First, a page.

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All-consuming energy: what is driving the growing use of consumer electronics, and what does that mean for energy policy?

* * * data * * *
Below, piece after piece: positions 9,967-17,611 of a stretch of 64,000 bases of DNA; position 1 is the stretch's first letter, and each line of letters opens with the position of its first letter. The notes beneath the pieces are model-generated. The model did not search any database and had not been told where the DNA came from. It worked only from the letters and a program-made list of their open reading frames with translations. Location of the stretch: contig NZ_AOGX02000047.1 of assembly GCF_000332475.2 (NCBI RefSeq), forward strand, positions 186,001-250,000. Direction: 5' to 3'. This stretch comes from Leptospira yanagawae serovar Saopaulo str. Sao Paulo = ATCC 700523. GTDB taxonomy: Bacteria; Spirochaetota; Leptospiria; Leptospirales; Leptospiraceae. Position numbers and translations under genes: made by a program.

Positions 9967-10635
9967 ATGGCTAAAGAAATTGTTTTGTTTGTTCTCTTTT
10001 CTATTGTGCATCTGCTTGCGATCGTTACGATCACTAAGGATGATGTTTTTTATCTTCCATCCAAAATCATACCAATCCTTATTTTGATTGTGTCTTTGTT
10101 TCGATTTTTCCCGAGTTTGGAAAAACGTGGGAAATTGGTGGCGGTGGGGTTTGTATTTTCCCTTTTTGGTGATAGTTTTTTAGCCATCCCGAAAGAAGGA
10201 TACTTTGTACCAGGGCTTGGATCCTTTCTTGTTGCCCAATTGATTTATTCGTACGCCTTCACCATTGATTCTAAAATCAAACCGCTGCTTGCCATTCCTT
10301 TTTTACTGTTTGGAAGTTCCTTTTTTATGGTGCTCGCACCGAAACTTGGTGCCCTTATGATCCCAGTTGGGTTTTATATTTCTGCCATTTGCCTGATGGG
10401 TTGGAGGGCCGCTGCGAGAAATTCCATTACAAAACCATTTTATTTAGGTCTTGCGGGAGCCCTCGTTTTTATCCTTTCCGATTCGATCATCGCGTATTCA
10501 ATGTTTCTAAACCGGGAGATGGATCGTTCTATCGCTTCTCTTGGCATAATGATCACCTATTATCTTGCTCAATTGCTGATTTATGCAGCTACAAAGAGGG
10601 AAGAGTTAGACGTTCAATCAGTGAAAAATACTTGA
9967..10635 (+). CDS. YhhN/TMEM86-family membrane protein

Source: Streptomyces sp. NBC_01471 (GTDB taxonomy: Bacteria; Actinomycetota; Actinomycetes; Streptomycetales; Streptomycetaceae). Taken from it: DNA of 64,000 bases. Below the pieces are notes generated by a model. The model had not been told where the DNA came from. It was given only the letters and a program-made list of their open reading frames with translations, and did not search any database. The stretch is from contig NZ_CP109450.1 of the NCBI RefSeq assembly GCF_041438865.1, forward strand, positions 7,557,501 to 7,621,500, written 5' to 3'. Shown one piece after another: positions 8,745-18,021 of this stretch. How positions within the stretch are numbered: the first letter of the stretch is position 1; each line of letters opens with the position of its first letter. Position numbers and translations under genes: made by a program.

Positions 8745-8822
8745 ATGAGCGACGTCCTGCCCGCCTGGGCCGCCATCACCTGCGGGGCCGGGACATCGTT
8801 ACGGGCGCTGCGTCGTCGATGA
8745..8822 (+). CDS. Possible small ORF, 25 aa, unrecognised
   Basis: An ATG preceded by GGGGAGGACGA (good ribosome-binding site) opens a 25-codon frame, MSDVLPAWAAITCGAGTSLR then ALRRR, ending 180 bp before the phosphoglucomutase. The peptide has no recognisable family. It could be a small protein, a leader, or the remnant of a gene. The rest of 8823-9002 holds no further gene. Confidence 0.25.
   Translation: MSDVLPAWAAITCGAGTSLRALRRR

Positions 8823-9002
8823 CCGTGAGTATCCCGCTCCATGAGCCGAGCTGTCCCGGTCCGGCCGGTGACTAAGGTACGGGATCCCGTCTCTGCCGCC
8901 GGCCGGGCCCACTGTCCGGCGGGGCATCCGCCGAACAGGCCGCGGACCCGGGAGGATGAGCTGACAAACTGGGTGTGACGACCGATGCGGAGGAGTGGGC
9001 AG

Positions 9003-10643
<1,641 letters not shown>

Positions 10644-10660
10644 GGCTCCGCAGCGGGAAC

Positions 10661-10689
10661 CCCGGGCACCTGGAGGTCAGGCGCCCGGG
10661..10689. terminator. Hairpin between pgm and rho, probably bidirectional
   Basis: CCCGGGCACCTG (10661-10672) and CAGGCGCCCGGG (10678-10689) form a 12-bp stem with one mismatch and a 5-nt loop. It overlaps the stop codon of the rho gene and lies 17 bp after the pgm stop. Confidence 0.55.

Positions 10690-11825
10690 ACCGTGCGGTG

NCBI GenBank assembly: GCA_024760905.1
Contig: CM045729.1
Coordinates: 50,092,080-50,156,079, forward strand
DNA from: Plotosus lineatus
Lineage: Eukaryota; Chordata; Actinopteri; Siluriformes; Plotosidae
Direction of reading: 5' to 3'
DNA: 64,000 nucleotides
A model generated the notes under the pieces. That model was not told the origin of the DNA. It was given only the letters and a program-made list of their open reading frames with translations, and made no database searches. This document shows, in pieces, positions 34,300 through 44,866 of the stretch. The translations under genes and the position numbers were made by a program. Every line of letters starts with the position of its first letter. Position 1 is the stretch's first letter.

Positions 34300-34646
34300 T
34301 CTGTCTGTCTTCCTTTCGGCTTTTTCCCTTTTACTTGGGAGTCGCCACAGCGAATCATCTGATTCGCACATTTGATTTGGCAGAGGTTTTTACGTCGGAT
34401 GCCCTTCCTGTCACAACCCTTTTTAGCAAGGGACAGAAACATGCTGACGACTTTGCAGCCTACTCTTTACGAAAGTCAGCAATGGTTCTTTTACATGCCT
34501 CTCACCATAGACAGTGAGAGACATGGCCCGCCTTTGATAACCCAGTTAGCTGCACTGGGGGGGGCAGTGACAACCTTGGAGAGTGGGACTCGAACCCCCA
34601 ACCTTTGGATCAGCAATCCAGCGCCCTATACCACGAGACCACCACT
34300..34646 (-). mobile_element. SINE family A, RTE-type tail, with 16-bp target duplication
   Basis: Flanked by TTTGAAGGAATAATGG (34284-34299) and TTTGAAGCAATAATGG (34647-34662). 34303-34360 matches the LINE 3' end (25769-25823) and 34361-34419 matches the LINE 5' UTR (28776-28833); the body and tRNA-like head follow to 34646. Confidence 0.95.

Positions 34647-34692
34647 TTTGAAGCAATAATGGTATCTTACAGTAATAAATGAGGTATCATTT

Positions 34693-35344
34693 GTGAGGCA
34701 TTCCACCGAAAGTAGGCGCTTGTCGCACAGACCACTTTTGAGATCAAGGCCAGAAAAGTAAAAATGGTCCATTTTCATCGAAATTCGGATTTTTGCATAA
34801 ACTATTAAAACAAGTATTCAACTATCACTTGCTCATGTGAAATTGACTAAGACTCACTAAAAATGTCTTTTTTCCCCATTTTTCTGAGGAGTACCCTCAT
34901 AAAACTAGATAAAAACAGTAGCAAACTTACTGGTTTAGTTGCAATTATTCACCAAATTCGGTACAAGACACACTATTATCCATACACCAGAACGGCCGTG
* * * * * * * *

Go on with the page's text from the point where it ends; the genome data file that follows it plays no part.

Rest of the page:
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The amount of electricity Canadian households use to power a growing array of consumer electronics has increased dramatically. This Capstone asks what the Canadian government can do to contain that growth. I use econometric analysis of microdata from Statistics Canada to identify factors that drive the acquisition and use of electronics. I find that income, education, age and a propensity to engage in certain energy-saving behaviours are related to the numbers of electronics per household, or to the hours those electronics are turned on. I find no evidence that electricity price has an impact on acquisition or use. Drawing from that analysis, I consider three policy options: efficiency regulations, an efficiency tax, and a marketing campaign aimed at youths. I conclude that efficiency regulations are the best option, although none of the proposals can be expected to halt the growth of electricity consumption by consumer electronics in the short term.
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